French Prime Minister Edouard Philippe has announced that he will stand in local elections in the northern port city of Le Havre, sparking criticism from opposition leaders who accuse him of seeking a personal retirement plan while the row over pension legislation continues.
“This is the city I love. It is where I have strong attachments," Philippe told the regional newspaper Paris-Normandie on Friday, as he launched his local election campaign.
"I have decided to be a candidate for the mayoral elections in Le Havre,” Philippe said, while adding he hoped to stay on as prime minister if President Emmanuel Macron continues to back him.
Forty-nine year-old Philippe is no stranger to the Normandy port. He ran Le Havre for seven years before Macron pried him away in 2017. At the time, Philippe was a member of the French right-wing party Les Républicains.
Philippe's announcement of his intention to return to Le Havre came as no surprise.
"He talks passionately about his city, it is where his roots are," government spokesperson Sibeth Ndiaye told the France Info radio station.
Other government ministers however have dropped plans to stand in local elections in March, in order to avoid losing their ministerial positions.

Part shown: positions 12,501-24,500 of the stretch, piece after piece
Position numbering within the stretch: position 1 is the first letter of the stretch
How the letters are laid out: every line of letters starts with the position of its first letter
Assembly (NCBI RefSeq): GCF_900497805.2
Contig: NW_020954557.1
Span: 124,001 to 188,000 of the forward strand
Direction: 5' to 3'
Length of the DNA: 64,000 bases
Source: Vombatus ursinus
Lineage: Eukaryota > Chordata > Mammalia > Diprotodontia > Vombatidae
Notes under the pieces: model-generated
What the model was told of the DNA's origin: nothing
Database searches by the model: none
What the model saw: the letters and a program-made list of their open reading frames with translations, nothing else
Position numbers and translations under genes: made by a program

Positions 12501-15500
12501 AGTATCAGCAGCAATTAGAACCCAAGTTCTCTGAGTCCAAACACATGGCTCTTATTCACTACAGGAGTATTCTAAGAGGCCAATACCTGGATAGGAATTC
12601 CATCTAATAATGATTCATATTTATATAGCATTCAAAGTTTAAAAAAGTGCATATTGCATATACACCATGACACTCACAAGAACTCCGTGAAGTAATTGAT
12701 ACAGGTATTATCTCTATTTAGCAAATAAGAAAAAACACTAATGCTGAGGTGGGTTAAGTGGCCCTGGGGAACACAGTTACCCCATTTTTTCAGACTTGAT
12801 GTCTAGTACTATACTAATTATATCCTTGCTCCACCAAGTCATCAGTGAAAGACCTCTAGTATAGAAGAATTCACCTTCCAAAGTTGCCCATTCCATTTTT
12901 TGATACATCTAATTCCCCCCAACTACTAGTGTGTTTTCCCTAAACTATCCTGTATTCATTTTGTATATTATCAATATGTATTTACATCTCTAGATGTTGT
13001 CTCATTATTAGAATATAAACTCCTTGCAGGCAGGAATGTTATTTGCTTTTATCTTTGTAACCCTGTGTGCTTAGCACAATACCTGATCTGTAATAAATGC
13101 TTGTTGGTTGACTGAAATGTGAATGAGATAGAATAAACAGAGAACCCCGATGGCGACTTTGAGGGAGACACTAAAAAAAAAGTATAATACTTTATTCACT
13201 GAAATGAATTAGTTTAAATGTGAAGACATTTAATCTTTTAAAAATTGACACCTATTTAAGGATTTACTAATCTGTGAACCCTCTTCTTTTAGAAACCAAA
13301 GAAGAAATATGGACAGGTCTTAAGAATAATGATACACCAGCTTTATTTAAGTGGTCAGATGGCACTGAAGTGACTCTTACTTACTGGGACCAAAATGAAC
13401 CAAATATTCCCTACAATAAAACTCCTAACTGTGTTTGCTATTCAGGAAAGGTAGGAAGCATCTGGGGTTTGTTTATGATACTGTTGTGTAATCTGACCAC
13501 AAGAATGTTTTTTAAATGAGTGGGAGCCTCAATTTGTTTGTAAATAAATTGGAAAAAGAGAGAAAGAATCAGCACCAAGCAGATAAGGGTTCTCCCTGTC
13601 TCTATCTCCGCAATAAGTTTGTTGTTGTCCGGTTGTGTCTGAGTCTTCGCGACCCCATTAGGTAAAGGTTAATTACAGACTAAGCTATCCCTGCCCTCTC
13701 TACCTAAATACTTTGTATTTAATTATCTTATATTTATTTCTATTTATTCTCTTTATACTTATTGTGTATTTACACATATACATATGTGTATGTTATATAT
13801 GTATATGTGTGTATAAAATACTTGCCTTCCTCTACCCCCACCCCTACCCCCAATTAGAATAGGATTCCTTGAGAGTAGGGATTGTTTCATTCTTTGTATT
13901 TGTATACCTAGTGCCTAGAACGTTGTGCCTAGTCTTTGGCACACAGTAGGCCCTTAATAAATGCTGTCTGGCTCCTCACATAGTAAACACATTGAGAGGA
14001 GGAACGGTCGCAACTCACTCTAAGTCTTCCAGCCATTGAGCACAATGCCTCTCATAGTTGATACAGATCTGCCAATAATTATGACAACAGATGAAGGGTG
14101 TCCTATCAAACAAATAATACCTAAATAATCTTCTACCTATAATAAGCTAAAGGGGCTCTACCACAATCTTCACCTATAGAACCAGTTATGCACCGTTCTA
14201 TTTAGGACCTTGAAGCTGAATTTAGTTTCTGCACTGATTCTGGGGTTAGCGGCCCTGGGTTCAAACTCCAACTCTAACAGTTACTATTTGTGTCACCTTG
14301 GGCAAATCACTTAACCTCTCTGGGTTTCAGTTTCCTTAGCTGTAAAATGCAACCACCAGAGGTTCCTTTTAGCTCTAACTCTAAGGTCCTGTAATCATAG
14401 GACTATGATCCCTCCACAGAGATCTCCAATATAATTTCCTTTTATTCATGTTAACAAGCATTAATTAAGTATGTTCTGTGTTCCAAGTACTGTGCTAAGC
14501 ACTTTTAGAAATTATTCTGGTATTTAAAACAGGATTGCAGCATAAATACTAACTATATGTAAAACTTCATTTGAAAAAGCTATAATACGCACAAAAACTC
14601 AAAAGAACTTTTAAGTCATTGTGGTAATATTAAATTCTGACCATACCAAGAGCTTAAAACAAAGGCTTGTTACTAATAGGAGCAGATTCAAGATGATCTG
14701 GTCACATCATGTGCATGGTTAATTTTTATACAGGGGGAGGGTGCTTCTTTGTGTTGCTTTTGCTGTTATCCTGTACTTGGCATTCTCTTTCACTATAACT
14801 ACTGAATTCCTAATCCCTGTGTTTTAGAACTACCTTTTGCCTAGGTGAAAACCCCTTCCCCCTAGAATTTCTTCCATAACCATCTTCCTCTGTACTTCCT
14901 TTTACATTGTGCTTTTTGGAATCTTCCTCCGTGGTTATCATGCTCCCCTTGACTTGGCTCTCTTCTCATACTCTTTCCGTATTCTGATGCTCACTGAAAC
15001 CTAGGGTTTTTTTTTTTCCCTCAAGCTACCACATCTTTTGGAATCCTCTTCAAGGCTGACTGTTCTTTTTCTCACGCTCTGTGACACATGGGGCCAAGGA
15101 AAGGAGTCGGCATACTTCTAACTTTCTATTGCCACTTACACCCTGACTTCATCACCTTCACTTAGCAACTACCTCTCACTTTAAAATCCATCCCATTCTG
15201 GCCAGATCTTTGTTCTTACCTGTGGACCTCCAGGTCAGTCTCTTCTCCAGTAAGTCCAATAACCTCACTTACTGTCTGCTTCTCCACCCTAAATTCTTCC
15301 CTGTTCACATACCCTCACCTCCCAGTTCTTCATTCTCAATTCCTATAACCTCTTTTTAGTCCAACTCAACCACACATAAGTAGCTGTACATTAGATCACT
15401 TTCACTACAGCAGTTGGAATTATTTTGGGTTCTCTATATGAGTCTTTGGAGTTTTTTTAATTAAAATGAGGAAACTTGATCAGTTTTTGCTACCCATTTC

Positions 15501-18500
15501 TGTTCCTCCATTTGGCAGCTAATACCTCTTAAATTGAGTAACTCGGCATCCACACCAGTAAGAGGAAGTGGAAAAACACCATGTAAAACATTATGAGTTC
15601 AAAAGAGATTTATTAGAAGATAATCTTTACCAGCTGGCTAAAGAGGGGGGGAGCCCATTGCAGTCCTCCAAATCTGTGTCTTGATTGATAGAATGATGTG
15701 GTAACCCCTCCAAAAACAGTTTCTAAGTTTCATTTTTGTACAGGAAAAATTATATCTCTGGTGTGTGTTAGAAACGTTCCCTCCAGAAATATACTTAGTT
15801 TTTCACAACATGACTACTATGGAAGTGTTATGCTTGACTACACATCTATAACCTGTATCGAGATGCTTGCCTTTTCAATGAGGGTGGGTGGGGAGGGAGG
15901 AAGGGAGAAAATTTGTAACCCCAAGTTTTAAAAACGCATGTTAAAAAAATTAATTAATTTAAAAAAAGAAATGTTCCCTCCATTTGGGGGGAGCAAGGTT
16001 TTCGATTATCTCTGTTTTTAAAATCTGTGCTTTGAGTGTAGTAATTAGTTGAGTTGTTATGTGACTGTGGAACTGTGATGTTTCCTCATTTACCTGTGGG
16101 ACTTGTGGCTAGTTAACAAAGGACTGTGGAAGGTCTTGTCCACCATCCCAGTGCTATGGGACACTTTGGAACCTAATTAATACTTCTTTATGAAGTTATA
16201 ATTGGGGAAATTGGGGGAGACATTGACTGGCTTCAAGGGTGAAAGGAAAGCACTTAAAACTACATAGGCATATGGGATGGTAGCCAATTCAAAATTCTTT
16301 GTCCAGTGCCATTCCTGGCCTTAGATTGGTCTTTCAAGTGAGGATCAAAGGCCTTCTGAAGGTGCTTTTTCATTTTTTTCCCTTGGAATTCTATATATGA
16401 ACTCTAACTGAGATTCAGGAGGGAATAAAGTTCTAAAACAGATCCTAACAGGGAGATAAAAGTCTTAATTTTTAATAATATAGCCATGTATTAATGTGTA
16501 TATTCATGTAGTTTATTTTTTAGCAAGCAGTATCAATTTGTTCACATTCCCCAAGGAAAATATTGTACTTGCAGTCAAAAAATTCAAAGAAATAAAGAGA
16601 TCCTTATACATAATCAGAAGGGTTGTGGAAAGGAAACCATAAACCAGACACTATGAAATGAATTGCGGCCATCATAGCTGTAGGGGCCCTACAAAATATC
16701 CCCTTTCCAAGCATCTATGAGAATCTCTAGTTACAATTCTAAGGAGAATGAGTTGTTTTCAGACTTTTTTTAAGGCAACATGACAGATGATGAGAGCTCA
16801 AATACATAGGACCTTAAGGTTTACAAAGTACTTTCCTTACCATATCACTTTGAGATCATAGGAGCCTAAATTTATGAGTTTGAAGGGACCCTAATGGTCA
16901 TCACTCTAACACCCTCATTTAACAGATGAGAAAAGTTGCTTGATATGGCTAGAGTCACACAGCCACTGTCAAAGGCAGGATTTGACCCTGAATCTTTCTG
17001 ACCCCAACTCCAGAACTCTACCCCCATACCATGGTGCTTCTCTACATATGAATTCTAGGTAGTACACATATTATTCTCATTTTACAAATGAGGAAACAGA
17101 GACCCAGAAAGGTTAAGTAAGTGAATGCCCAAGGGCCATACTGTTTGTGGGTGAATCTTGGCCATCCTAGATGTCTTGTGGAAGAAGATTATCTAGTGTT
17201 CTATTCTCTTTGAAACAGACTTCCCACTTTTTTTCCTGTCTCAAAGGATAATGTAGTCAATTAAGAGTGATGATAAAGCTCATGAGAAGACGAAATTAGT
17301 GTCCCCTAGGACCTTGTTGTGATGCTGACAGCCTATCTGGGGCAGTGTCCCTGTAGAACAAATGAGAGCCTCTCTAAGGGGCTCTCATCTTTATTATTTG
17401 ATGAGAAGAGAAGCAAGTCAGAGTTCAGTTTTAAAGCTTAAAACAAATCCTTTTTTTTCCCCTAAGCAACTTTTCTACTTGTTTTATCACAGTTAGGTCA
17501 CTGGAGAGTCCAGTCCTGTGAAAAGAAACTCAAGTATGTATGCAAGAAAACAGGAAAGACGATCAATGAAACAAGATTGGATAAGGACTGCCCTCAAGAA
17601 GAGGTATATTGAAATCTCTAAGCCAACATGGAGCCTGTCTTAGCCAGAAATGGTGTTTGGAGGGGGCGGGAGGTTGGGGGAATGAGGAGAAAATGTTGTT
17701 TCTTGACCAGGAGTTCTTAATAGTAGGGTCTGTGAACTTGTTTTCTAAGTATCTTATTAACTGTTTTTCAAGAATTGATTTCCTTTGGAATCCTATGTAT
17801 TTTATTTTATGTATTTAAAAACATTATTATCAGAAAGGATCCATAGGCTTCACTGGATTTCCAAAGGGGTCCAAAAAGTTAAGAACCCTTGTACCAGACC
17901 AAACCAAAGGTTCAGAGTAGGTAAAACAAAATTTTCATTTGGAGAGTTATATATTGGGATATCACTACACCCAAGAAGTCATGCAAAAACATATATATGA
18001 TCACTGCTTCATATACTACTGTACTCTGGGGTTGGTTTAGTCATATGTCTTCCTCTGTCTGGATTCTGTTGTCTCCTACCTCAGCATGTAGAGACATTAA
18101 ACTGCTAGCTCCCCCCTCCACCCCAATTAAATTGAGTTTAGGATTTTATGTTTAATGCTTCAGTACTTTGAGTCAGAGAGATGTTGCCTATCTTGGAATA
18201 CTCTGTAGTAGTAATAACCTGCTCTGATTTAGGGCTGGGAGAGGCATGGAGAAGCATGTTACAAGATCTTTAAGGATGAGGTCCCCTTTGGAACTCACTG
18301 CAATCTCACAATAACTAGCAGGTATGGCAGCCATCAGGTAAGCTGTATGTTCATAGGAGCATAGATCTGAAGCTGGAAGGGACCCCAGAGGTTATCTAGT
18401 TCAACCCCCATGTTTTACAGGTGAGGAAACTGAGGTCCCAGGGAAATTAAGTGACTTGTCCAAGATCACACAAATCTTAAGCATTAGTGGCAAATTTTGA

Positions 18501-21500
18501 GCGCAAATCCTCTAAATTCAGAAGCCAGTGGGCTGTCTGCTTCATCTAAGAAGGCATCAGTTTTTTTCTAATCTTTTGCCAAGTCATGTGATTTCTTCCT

France has a law which bans ministers from holding parliamentary and local government functions simultaneously.
Ironically, Edouard Philippe presented a reform in 2018 calling for tighter restrictions on dual mandates, which has been a hot button topic for years.
If he is elected mayor on 22 March, the prime minister has said that he will leave his seat to the current mayor, Jean-Baptiste Gastinne, and return only once his premiership runs out "if the people of Le Havre will have me".
Opposition leaders have accused him of playing politics.
"He will rob the people of Le Havre of their local election," reckons Communist leader Jean-Paul Lecoq, also competing for the mayorship in the port city. "He will transform the ballot into a referendum on the government."
Green party candidate Alexis Deck accused Philippe of using Le Havre as a "foot stool."
"His candidacy should not become a spring board but clearly it's his retirement plan," he said, even as the government continues to face opposition to its pension overhaul.
Philippe has dismissed allegations that he is "trying to extract national lessons from the elections in Le Havre," insisting that he wants to speak on behalf of the town.
He is expected later on Friday for his first public rally and has vowed to wage an "ambitious campaign" while fulfilling his "obligations in Paris".